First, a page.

I write to survive. I write because writing is the only outlet I can find for my pain. I write to voice the sadness otherwise sadness becomes bigger than me. I write because writing is my only friend. I write because writing flows when life stalls. I write because my words prove to me that I am still alive, despite all the darkness. I write because I need to give the pain its narrative, I need to name the trauma, to outline its face.
I write when I feel I serve no purpose in this mad, mad world any longer. I write when nothing else makes sense. I write to fill the hole in my heart.
I write because writing is the only choice I have. Writing is the stubborn, pigheaded, tenacious flower that blossoms for a few minutes of the day in the middle of the Arizona desert.
I write to save the day.
Sometimes just a word triggers it. Mostly, it’s the longing and the aching that have become part of who she is. Then the urge, the surge, the desire to plunge into the universe of words. Trying to discover the best combination, the structure that will translate the multitude of what she is. Diaspora is a good one. It shows the movement, a dislocation, the displacement. But as it frequently happens in the world of words, it is not their literal sense, as it were, but the translation that they can undergo. That vague thing called metaphor which is a word being explored in other cluster of associative worlds without losing its initial meaning. Nothing is lost in a metaphor. The elasticity of words stretching towards possibilities. Towards something else. This is what fascinates her. To depart from its entry in the dictionary and from there, to explore its potentialities. Some words invite this movement, some of them in fact require it. This is the case of diaspora. First its applicability, the precision.
Break down diaspora and this is what you have: DIA [across] + SPORA [scatter]
the dispersion of any people from their original homeland.
“The diaspora of people from Brazil”
Like life happens.
It popped up as a possibility
Just a concept, Arizona was a reckless adventure
One unlikely spot in the map
As a reality,
Arizona was radical, raw
Arizona was a mirror
Arizona was a punch in the face,
a desert begging for life
an empty space waiting to be filled
by my crisp Brazilian soul
It took such a long time
So many days
for me to call you home, Arizona.
Finally to find myself in the middle
of your aridness.
Maybe the trick is not bail out, even when we find out that some this is not what we thought. That’s what we’re going to discover again and again and again Nothing is what we thought. Neither is mindfulness or fear. Compassion – not what we thought. Love. […] Courage. These are code words for things we don’t know in our minds, but any of us could experience them. These are words that point to what life is when we let things fall apart and let ourselves be nailed to the present moment.
[Chodron, Pema. When things fall apart]
[Mount Lemmon, Arizona]
Bhagirathasana is a pose that honors a great yogi king from India who stood on one leg for a long time to appease the Hindu god Shiva and to be allowed to bring the sacred river Ganges from heaven to earth. It represents the intense penance of Bhagiratha. Bhagirathasana is supposed to motivate us to work toward our goal even if there are many obstacles in the way. It doesn’t mean you have to stand on one leg for years. It is a dedicated effort to one’s practice. It is a pose that makes you strong and enhances your willpower.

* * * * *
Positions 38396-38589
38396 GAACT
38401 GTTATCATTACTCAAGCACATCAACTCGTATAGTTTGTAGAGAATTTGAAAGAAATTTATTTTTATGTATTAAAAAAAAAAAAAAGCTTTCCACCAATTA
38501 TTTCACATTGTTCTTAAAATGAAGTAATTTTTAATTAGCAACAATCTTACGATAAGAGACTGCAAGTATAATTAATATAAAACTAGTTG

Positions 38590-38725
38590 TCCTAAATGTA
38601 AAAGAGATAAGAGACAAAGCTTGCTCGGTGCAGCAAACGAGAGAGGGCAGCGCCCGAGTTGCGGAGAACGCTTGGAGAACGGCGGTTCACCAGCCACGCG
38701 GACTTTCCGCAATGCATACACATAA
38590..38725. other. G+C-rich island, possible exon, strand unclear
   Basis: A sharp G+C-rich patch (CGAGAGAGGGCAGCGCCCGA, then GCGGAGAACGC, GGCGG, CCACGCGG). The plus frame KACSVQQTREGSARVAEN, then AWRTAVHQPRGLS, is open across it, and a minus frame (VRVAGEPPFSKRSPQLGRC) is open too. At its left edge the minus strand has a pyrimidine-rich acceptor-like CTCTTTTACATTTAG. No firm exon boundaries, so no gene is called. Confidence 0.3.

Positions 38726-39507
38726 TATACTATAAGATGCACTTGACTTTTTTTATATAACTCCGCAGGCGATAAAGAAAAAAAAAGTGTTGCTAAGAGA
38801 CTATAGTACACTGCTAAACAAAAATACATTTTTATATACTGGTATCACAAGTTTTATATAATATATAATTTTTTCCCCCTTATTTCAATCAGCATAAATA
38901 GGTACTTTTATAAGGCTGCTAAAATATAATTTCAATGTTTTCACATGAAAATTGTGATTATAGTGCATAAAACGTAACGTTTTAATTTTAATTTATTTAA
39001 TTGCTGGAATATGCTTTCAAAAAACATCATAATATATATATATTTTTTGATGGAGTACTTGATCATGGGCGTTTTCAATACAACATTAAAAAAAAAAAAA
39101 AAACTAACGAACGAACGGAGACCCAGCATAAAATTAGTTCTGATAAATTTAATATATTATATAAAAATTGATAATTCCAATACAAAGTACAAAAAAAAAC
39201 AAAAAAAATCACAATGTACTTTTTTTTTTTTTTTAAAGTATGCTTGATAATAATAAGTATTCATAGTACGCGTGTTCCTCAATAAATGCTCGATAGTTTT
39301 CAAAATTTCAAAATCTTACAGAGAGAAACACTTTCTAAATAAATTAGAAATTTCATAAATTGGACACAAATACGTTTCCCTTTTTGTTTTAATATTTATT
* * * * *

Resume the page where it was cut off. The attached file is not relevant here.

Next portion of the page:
Not when you want it
Not when you desperately, crazily,
look for it
Least of all when you ache for it
In the loneliest mornings,
The most abandoned hour
Awaiting you casually
in the booth of that diner
The layers slowly stripping
The effort, the struggle,
the insane awareness of itself
Not to be advertised,
Not a story to be told
(forgive the vanity of these words)
Rather, life simply lived
In sharing an avocado toast
Que o português
Sirva como reparação
O paradoxo vivo
Do retorno à si
Recuperar a voz
Um afago materno,
Um aceno, um arrependimento
Ao meu coração brasileiro
Who am I to tell you, indeed,
about the languages of the desert.
I am not a native
who holds the secrets of the land in his heart;
Nor a geologist or a geographer
who can teach you the history of the desert’s sedimentary rocks
Not even a poet am I
able to translate the desert with the unexpected metaphor.
I am a mere foreigner,
a transplanted heart
accustomed to wet lands
to lush biospheres of greens
and predictable rainy days
The aridness of the desert
has however penetrated my foreign soul
The shapeless rolling oceans of sand
now house my broken heart
shattered in thousand tiny pieces
that, much like the desert itself,
will no longer be able to find its original shape
(“In the desert, you can’t remember your name”, the song warns you)
It is from this void,
From this shapeless
bottomless, solemn, even,
That I tell you this:
The beautiful waves of browns, oranges and reds
that color the ancient body of the desert,
The stunning blues from the sheltering sky
that hovers above the desert colors
punctuated by the unbidden white cloud,
The wildflowers that courageously paint the desert hues with yellows or purples
for a few days on a given lucky Spring
are but facades.
The desert, my friend, hides all sort of mirages and fictions
Make no mistake about it:
The desert is a place of
blacks and whites
It is a point of extremes:
Cold or hot
Good or evil.
In its essence the desert is a zone of ultimate tensions
It is a battlefield
where rawness is a rule
and cruelty is the law of the land.
It is where death confronts life face to face.
(And we know who wins)
Beware of the desert.
A woman sits in her beautiful living room
– lonely and muted –
The rain drops fall like tears
– One by one –
The parched soil
– wrinkled and resilient –
welcomes the rain
A prayer, she thinks.